Scottish art is the body of visual art made in what is now Scotland, or about Scottish subjects, since prehistoric times. It forms a distinctive tradition within European art, but the political union with England has led its partial subsumation in British art; the earliest examples of art from what is now Scotland are decorated carved stone balls from the Neolithic period. From the Bronze Age there are examples of carvings, including the first representations of objects, cup and ring marks. More extensive Scottish examples of patterned objects and gold work are found the Iron Age. Elaborately carved Pictish stones and impressive metalwork emerged in Scotland the early Middle Ages; the development of a common style of Insular art across Great Britain and Ireland influenced elaborate jewellery and illuminated manuscripts such as the Book of Kells. Only isolated examples survive of native artwork from the late Middle Ages and of works created or influenced by artists of Flemish origin; the influence of the Renaissance can be seen in stone carving and painting from the fifteenth century.
In the sixteenth century the crown began to employ Flemish court painters who have left a portrait record of royalty. The Reformation removed a major source of patronage for art and limited the level of public display, but may have helped in the growth of secular domestic forms elaborate painting of roofs and walls. Although the loss of the court as a result of the Union of Crowns in 1603 removed another major source of patronage, the seventeenth century saw the emergence of the first significant native artists for whom names are extant, with figures such as George Jamesone and John Michael Wright. In the eighteenth century Scotland began to produce artists that were significant internationally, all influenced by neoclassicism, such as Allan Ramsay, Gavin Hamilton, the brothers John and Alexander Runciman, Jacob More and David Allan. Towards the end of the century Romanticism began to influence artistic production, can be seen in the portraits of artists such as Henry Raeburn, it contributed to a tradition of Scottish landscape painting that focused on the Highlands, formulated by figures including Alexander Nasmyth.
The Royal Scottish Academy of Art was created in 1826, major portrait painters of this period included Andrew Geddes and David Wilkie. William Dyce emerged as one of the most significant figures in art education in the United Kingdom; the beginnings of a Celtic Revival can be seen in the late nineteenth century and the art scene was dominated by the work of the Glasgow Boys and the Four, led Charles Rennie Mackintosh, who gained an international reputation for their combination of Celtic revival and Crafts and Art Nouveau. The early twentieth century was dominated by the Edinburgh School. Modernism enjoyed popularity during this period, with William Johnstone helping to develop the concept of a Scottish Renaissance. In the post-war period, major artists, including John Bellany and Alexander Moffat, pursued a strand of "Scottish realism". Moffat's influence can be seen in the work of the "new Glasgow Boys" from the late twentieth century. In the twenty-first century Scotland has continued to produce successful and influential artists such as Douglas Gordon and Susan Philipsz.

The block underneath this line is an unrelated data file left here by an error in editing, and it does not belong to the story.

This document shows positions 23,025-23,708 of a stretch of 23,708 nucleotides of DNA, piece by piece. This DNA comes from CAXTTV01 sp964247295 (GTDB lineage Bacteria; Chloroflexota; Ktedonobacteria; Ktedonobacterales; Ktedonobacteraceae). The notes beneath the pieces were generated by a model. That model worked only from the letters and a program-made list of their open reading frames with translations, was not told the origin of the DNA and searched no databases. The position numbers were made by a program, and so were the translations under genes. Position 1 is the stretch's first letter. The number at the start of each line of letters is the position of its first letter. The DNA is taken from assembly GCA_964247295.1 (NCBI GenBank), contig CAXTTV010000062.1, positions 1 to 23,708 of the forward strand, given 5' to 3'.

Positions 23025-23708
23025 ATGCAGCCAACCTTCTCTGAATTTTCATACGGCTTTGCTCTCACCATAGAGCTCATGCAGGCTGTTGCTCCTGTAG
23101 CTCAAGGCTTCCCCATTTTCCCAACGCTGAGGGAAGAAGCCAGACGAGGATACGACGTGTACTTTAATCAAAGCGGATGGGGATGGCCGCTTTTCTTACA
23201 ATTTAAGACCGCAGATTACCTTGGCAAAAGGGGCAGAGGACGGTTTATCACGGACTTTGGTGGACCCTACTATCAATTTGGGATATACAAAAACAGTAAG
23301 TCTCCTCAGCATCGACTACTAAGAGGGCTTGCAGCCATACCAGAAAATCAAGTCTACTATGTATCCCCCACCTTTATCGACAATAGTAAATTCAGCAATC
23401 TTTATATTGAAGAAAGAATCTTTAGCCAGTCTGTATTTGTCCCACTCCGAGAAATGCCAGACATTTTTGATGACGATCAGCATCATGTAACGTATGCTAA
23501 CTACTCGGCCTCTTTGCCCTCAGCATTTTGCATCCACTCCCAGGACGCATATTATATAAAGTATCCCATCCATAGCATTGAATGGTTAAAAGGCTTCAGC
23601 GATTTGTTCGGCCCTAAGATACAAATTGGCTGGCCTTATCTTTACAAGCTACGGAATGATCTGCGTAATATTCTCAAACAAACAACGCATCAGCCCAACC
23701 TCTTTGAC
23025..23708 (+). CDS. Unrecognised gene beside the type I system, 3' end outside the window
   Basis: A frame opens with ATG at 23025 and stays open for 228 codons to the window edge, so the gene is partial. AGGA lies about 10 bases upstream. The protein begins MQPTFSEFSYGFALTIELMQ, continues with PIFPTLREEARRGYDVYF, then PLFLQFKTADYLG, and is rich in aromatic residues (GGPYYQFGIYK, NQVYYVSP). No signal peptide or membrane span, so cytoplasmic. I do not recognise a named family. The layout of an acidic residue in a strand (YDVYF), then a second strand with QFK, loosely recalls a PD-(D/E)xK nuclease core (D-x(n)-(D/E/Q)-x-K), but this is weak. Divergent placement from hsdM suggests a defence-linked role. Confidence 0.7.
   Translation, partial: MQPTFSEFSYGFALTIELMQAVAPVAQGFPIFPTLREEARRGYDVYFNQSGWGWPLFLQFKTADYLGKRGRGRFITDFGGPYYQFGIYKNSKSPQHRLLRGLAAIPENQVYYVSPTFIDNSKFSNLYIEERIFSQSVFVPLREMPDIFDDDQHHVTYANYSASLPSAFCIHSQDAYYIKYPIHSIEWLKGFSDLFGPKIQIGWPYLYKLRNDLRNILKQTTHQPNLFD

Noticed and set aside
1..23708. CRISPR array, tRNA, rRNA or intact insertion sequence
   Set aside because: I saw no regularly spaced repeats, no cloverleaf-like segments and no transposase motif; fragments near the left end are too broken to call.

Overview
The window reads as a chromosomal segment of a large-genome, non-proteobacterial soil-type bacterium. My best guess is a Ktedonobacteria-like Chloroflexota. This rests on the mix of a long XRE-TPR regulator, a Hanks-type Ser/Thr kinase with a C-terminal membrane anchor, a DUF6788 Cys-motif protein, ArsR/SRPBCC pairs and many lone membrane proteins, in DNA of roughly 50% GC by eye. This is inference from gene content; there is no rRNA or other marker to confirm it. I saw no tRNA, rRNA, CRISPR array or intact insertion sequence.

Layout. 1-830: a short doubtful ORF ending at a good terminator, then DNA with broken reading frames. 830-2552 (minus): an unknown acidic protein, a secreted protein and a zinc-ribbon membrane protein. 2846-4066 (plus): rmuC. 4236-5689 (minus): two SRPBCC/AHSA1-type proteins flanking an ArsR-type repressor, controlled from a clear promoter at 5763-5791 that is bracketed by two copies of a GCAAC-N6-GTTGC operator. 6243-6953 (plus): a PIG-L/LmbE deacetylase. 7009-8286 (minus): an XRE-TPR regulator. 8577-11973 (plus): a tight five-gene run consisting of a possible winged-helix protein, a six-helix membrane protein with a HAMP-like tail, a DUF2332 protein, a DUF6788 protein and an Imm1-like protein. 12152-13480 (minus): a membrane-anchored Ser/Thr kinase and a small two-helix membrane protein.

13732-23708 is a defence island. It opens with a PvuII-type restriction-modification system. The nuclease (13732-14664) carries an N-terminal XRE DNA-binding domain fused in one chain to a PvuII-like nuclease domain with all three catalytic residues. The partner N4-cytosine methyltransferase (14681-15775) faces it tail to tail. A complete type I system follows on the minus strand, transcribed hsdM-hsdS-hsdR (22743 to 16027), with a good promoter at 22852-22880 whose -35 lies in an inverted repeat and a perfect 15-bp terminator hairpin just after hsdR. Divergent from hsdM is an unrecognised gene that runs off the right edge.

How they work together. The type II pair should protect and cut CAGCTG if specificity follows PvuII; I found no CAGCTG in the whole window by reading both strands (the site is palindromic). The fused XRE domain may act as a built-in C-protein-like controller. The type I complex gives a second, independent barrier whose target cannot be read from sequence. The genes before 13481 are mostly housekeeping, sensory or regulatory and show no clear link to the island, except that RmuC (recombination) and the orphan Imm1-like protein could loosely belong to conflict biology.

Scotland possess significant collections of art, such as the National Gallery of Scotland and National Museum of Scotland in Edinburgh and the Burrell Collection and Kelvingrove Art Gallery and Museum in Glasgow. Significant schools of art include the Glasgow School of Art; the major funding body with responsibility for the arts in Scotland is Creative Scotland. Support is given by local councils and independent foundations; the oldest known examples of art to survive from Scotland are carved stone balls, or petrospheres, that date from the late Neolithic era. They are a uniquely Scottish phenomenon, with over 425 known examples. Most are from modern Aberdeenshire, but a handful of examples are known from Iona, Harris, Lewis, Hawick and fifteen from Orkney, five of which were found at the Neolithic village of Skara Brae. Many functions have been suggested for these objects, most indicating that they were prestigious and powerful possessions, their production may have continued into the Iron Age.
From the Bronze Age there are extensive examples of rock art. These include cup and ring marks, a central depression carved into stone, surrounded by rings, sometimes not completed; these are common elsewhere in Atlantic Europe and have been found on natural rocks and isolated stones across Scotland. The most elaborate sets of markings are in western Scotland in the Kilmartin district; the representations of an axe and a boat at the Ri Cruin Cairn in Kilmartin, a boat pecked into Wemyss Cave, are believed to be the oldest known representations of real objects that survive in Scotland. Carved spirals have been found on the cover stones of burial cists in Lanarkshire and Kincardine. By the Iron Age, Scotland had been penetrated by the wider La Tène culture; the Torrs Pony-cap and Horns are the most impressive of the few finds of La Tène decoration from Scotland, indicate links with Ireland and southern Britain. The Stirling torcs, found in 2009, are a group of four gold torcs in different styles, dating from 300 BC and 100 BC Two demonstrate common styles found in Scotland and Ireland, but the other two indicate workmanship from what is now southern France and the Greek and Roman worlds.